Rare Cast Brass Medicine Ring Inlaid with Copper & Iron
Batak People, North Sumatra, Indonesia
diameter at widest point: 5cm, weight: 70g
This fine ring from the Batak people of north Sumatra is cast in brass using the lost wax process and then further engraved.
Medicine rings probably were only worn by people capable of lapsing into a trance or who could be possessed by the spirit of an ancestor during religious ceremonies (Sibeth, 2012, p. 125).
More typical Batak medicine rings are cast with six uniform hemispheres about the hoop. This example has been cast with four and in place of the other two is a prominent, engraved
singa (lion) head motif. One of the hemispheres has been cast to suggest it is being disgorged from the singa’s mouth.
The pupils of the
singa have been inlaid with iron around which there are prominent engraved radial patterns. The tops of the hemispheres alternate between being inlaid with one and then two roundels of copper. The single roundels are engraved with sun-burst motifs.
The ring has been cast with a stylised head of a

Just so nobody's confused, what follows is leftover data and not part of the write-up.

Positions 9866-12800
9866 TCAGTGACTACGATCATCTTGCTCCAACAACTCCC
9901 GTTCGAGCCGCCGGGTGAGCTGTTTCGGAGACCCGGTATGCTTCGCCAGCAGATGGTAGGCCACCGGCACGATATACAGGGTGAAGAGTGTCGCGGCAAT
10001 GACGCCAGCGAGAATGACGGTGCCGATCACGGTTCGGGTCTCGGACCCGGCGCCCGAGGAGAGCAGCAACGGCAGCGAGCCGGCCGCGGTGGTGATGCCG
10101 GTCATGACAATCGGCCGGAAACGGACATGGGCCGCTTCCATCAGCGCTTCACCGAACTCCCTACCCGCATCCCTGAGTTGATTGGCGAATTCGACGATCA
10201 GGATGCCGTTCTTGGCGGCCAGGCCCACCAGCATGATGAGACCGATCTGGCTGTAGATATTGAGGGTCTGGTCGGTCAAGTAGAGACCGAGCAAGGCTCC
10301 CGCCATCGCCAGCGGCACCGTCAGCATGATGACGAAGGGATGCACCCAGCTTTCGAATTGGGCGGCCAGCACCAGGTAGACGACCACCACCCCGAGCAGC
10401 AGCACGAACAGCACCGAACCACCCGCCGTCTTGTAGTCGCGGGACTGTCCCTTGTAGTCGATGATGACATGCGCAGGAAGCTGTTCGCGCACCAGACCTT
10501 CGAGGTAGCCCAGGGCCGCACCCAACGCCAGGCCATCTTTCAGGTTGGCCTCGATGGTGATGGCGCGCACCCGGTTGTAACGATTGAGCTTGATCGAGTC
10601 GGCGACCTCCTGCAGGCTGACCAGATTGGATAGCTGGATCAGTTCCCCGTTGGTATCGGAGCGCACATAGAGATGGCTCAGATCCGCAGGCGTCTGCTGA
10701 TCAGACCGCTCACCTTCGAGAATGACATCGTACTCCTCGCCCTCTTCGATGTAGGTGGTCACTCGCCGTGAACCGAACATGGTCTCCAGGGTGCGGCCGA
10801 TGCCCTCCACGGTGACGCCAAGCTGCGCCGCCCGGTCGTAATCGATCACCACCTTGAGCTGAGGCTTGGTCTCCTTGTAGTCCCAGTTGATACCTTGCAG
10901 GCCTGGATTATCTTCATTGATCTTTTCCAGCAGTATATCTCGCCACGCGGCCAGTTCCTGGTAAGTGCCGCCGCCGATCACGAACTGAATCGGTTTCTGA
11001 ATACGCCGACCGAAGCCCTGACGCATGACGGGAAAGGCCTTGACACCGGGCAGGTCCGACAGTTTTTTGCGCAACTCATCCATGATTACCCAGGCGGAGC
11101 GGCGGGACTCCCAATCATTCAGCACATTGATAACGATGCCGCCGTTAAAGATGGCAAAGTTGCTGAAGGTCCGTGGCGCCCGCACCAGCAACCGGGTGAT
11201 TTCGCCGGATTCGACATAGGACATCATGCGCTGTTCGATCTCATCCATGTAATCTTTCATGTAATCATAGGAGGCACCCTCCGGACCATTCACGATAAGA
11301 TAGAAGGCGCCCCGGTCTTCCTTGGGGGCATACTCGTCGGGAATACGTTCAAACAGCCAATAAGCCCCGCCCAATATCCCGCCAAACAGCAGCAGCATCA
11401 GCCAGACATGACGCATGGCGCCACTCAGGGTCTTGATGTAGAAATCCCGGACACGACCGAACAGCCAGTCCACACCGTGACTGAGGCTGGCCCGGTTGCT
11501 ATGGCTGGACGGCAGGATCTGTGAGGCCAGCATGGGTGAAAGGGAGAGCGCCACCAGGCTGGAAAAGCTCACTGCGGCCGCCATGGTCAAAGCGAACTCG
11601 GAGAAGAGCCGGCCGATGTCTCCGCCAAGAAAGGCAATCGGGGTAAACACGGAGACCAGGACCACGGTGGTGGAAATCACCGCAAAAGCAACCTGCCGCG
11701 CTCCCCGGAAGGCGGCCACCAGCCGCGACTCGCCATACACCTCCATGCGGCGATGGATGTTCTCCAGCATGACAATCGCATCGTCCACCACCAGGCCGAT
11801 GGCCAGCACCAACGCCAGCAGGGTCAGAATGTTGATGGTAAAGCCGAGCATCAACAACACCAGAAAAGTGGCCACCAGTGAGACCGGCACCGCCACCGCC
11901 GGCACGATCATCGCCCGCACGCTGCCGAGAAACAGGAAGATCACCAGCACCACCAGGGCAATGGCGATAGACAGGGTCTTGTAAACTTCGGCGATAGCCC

singa (lion), a motif often seen among traditional Batak artforms.
The ring has a fine patina and plenty of wear. It is readily attributable to the nineteenth century. An old collection number is visible to the interior of the hoop.
A related example is illustrated in Sibeth (2102, p. 124) and another in van Cutsem (2000, p. 179).
The Batak are an ethnic group whose ancestral land is in northern Sumatra. In the past, they practiced ritual cannibalism. Today they number around four million and form one of Indonesia’s larger ethnic minorities. The spectacular volcanic Lake Toba (
Danau Toba) in north Sumatra is the ancestral home to the largest Batak group, the Toba Batak. The lake is the largest freshwater lake in Indonesia.
van Cutsem, A., A World of Rings: Africa, Asia, America, Skira, 2000.
Gold, Silver & Brass: Jewellery of the Batak in Sumatra, Indonesia, 2012.
Private Collection, Germany, acquired 1960-81
Inventory no.: 1863